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Figure 1 The tracheal tube (red arrow) is seen advancing over the bougie.


Uncontrolled haemorrhage in trauma is a major problem, as mortality in such circumstances approaches 50%. In their editorial, Nevin and Brohi describe the evidence for and the clinical applications of permissive hypotension for active haemorrhage in trauma. It is difficult to conduct primary studies to support such practice and the evidence base is necessarily sparse and of low quality. In general, whilst permissive hypotension may be physiologically undesirable in the short-term, they argue its use has almost certainly contributed to improved long-term outcomes for such patients.

When uncontrolled haemorrhage presents in addition to a traumatic brain injury however, the evidence for permissive hypotension is more so limited. In his accompanying editorial, Matt Wiles argues that hypotension should be a trigger for aggressive management in the trauma patient with a suspected head injury and only permitted for as short a time as possible. Rather than liberal crystalloid resuscitation, he argues management should consist of normalisation of coagulation with haemostatic resuscitative measures, avoiding hypothermia and acidaemia, and rapid transfer for definitive management. Additionally, an individualised cerebral perfusion pressure target should be achieved with small volume fluid boluses and vasopressors. There are no easy answers here and we require more evidence, difficult though it may be to generate.


From VL vs. DL to permissive hypotension in traumatic haemorrhage, this month’s edition is packed full of controversial topics! Continuing the theme, Lei et al. report their RCT of cerebral oximetry and postoperative delirium in 249 cardiac surgical patients. All patients received rScO2 monitoring, but half were randomised to algorithmic treatment for rScO2 below 75% of the baseline value for 1 minute or longer. For the control group, the rScO2 monitoring screen was electronically blinded. Although postoperative delirium was reported to be associated with baseline saturations ≤ 50% (p = 0.0001) there was no difference between intervention and control (OR 0.98 [95% CI 0.55-1.76]). In their accompanying editorial, Kunst and Milan argue whilst there is observational evidence to support the predictive power of cerebral oximetry together with its intraoperative algorithmic optimisation, there is little evidence yet that such measures affect clinical outcomes in cardiac surgery. Rather than a ‘deadly blow’ to non-invasive cerebral monitoring, they argue the equipoise demonstrated by Lei et al. is complicated by several limitations. When you consider the lack of evidence for the use of pulse oximetry with regards clinical outcomes (and we certainly couldn’t do without that!) it begs the question, will we ever be able to prove the utility of cerebral oximetry through traditional research methods?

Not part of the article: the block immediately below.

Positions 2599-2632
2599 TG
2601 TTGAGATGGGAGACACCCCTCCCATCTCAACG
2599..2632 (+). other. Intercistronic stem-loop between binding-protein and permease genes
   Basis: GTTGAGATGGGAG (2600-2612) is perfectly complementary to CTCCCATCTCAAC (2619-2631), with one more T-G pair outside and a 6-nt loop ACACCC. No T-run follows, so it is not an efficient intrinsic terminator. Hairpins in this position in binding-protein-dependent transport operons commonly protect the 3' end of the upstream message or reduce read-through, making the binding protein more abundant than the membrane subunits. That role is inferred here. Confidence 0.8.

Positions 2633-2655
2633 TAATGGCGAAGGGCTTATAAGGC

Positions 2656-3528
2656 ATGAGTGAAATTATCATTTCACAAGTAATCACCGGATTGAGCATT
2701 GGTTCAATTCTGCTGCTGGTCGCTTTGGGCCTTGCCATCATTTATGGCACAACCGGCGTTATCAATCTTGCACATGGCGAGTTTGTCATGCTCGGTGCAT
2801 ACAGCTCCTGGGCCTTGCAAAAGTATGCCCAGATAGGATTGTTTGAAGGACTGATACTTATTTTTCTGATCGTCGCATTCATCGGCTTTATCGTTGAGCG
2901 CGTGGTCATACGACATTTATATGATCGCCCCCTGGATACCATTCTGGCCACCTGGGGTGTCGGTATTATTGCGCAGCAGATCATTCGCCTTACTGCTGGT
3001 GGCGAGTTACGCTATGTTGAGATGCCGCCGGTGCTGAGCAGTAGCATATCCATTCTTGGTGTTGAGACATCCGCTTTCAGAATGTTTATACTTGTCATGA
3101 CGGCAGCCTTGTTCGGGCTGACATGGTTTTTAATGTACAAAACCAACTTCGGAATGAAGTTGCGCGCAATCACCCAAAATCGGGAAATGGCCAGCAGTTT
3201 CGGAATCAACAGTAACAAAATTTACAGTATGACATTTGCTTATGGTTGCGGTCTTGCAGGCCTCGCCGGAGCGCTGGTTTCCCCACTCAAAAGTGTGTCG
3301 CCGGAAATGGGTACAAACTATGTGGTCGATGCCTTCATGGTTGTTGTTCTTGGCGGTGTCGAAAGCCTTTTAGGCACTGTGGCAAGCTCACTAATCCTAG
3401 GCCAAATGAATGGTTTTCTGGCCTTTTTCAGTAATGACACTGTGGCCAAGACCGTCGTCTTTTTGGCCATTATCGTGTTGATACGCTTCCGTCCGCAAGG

Keeping with the cardiac theme, there are several scores available to predict mortality in such patients (though scoring systems and risk estimation have well described weaknesses). If the long-term postoperative risk prediction is greater than preoperative estimates, is this indicative of an adverse intraoperative event such as a stroke, AKI, sepsis or a gastrointestinal complication? Currently, there is no method to capture adverse intraoperative events and/or determine their effect on long-term survival. Coulson et al. term this the ‘acute risk change’ (ARC) and derive its value from the difference between the preoperative AusScore (analogous to EuroSCORE-2) and the postoperative APACHE-3 score. They found the ARC to be associated with long-term survival at 1 and 5 years but argue this could be a function of noise, adverse perioperative events and/or unmeasured patient risk.